Should I Post My Resume Online?

Who's Looking Over Your Digital Shoulder?

Who’s Looking Over Your Digital Shoulder?

Despite my stance not to do it, a senior technology client several weeks ago posted his new résumé online. 
 
He got two job offers within a week.  
 
Now how can I advise against posting your résumé online when you get results like that?
 
As with so much in life, and certainly job searching and career management, we deal in the murkey world of “it depends.”
 
Here are a few examples of questions that career practitioners answer every day:
 
Is LinkedIn a résumé? (I say no, other say yes)
Is the résumé dying? (I say it shouldn’t, others say it’s already gone)
 
Should I post my résumé online? (I say no!)
 
Millions of people do it, and to be fair job boards have any number of privacy settings and levels of résumé visibility.  
 
But I have fundamental problems with posting a résumé online, both for young professionals whose résumés will be archived into forever-ville (think background checks twenty years from now), as well as for professionals in the primes of their lives. 
 
Why?
 
Online activity and privacy is in a constant state of flux. There are hosts of unknowns. And when there are unknowns,  I am skeptical. 
 
From the what-you-don’t-know-can-hurt-you files come my top three reasons to think twice before posting your résumé online. 
 
1. Intention revealed. Transparency in business has its essential merits, but if you’re employed and conducting a stealth job search, it’s your worst enemy. Giving away the fact that you’re looking for greener pastures places your current position in an awkward place if it’s ever found out.   
 
 
2. Privacy compromised. Not only do you run the risk of prematurely revealing your intentions, but your good credit is potentially compromised since credit scores are partially constructed by our work histories. Giving full work histories gives identity thieves one more piece of your history. 
 
This is a reason that I recommend setting your public information in LinkedIn’s settings to “most recent job only.”
 
 
3. Competitive details exposed. Search firms and other institutions make their living conducting what some call “corporate espionage,” which is to say cobbling together pieces of data from unrelated sources to assemble information about one thing. In the case of search, it’s about assembling information on a potential candidate you want to approach about a search you’re working on, so that’s a good thing.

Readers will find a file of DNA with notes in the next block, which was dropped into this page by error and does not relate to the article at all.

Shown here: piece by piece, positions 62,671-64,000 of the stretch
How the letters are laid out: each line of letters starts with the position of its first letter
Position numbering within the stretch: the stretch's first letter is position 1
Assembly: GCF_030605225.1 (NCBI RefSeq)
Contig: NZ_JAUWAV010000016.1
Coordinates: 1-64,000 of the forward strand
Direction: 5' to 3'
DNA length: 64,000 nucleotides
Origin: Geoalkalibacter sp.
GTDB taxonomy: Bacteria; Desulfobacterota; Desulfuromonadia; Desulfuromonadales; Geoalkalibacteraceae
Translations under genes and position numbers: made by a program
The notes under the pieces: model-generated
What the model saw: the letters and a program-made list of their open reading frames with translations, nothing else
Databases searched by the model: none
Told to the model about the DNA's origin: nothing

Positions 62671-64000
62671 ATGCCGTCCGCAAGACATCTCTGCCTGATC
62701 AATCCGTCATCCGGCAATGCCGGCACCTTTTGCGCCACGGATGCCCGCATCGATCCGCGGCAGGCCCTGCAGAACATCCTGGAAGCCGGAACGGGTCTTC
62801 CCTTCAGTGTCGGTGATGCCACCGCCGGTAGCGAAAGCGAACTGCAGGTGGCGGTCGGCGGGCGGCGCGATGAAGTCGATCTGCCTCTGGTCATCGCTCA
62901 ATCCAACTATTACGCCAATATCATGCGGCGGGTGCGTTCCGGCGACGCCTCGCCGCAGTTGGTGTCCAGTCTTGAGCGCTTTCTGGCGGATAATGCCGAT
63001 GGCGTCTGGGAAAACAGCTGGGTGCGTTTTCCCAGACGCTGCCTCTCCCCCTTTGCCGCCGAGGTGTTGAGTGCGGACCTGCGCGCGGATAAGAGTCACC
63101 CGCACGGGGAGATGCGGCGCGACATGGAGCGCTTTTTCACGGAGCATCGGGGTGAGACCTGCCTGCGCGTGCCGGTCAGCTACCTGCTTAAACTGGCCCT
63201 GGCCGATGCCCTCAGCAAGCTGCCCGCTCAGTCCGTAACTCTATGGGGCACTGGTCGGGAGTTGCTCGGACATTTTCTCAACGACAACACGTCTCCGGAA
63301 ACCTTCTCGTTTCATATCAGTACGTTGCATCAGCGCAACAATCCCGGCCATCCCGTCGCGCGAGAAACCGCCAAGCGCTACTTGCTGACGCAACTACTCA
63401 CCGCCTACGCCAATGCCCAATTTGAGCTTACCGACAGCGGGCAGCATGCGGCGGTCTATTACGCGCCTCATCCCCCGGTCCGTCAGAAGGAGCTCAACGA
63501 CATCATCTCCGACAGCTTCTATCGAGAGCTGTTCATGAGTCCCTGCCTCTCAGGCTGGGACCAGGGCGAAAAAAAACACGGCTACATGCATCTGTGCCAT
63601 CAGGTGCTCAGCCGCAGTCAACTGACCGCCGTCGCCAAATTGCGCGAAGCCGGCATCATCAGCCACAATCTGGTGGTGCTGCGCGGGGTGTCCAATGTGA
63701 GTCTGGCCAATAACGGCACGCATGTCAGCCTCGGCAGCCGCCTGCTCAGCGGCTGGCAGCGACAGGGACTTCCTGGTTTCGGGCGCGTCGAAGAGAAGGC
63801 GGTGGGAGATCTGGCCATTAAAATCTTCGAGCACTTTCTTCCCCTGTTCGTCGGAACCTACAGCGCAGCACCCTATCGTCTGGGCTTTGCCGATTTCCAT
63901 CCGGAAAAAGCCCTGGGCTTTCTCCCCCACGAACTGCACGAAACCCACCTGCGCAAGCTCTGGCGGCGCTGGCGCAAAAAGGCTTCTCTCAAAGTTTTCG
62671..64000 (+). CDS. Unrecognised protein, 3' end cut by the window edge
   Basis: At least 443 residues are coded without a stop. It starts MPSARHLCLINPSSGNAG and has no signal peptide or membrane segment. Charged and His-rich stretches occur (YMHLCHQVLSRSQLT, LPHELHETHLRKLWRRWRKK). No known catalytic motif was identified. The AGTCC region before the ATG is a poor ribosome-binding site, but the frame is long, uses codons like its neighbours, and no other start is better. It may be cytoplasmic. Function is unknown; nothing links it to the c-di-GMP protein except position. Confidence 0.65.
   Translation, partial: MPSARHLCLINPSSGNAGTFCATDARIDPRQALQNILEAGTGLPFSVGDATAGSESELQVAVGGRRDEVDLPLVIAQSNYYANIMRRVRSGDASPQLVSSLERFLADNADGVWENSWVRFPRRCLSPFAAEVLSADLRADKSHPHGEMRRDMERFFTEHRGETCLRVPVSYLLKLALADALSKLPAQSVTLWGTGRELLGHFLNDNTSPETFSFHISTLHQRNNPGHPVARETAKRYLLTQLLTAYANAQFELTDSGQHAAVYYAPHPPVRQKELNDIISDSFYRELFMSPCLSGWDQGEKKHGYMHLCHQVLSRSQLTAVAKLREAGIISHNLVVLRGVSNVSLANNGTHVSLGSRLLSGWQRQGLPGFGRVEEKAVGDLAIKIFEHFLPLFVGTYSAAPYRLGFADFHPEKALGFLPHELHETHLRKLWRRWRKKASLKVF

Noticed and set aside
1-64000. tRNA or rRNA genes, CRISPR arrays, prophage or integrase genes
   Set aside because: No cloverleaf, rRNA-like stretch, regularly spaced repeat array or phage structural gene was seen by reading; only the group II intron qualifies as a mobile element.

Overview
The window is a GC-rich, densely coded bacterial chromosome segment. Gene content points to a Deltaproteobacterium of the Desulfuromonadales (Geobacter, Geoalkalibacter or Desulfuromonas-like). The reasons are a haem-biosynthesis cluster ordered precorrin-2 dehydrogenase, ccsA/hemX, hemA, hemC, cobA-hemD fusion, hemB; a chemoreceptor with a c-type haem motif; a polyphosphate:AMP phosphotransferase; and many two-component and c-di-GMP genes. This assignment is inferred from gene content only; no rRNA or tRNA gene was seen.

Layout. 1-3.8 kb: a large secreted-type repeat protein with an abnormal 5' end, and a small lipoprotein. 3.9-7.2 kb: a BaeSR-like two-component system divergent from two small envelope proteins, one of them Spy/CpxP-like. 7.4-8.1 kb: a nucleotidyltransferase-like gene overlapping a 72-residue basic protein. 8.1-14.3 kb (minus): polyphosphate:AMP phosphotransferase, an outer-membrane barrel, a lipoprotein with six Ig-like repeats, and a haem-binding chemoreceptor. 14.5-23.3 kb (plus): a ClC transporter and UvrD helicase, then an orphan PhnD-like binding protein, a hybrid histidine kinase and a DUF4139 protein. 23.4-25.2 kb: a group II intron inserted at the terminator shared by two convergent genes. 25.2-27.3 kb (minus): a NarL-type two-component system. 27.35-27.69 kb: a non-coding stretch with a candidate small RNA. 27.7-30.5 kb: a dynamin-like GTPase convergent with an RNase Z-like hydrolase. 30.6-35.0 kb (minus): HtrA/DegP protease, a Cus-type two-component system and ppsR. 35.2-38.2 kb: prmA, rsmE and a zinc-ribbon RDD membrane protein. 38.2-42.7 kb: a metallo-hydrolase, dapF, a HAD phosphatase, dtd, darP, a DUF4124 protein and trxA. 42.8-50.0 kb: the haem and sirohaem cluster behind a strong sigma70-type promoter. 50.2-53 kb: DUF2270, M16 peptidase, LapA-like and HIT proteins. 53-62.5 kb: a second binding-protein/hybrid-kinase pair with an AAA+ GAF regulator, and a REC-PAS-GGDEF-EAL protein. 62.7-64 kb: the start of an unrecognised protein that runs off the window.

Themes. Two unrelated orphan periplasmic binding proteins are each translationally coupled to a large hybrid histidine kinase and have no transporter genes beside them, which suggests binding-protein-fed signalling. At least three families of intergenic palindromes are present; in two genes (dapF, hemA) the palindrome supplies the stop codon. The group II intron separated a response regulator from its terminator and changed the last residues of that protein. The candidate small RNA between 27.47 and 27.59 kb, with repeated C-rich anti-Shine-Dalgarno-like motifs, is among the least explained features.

But competitive information is also gathered from people’s résumés because, while we all know that listing proprietary information on a résumé is a no-no, we sometimes list information that could be cobbled with other information competitors could use to make competitive assumptions. 
 
Perhaps this was acceptable in the good ol’ days because the risks were low, given that résumés were distributed to a relatively narrow group of people (hiring entities) with a discrete purpose (hiring). 
 
Today, a few key strokes can send search terms racing across your résumé, giving a competitive business researcher more information not only about you, but about the companies for which you’ve worked. 
 
What’s the takeaway? 
 
I believe information on LinkedIn should be carefully conceived and written, which is why the profiles I write for clients are vastly different from their finished résumés. 
 
Have an accurate and truthful résumé so it’s ready when you begin job searching, or when a recruiter calls to learn more about you. 
 
But it’s really all about control when it comes to you online life, so be sure data is sanitized and curated for online consumption. 
 
Once your information is online, it’s out there. 
 
And since it’s digital, it can be archived into perpetuity. I don’t know any executives today who would like the résumé they wrote as twenty-two-years-old surfacing today. Nor do I know executives who want to unwittingly give away trade secrets via their online résumé.
 
 

Until next time!

Jared Redick
Visit: The Resume Studio.com | About Jared
Follow: @TheResumeStudio
Like Us: http://www.facebook.com/TheResumeStudio
Connect: LinkedIn.com/in/jaredredick
Call: 415-397-6640

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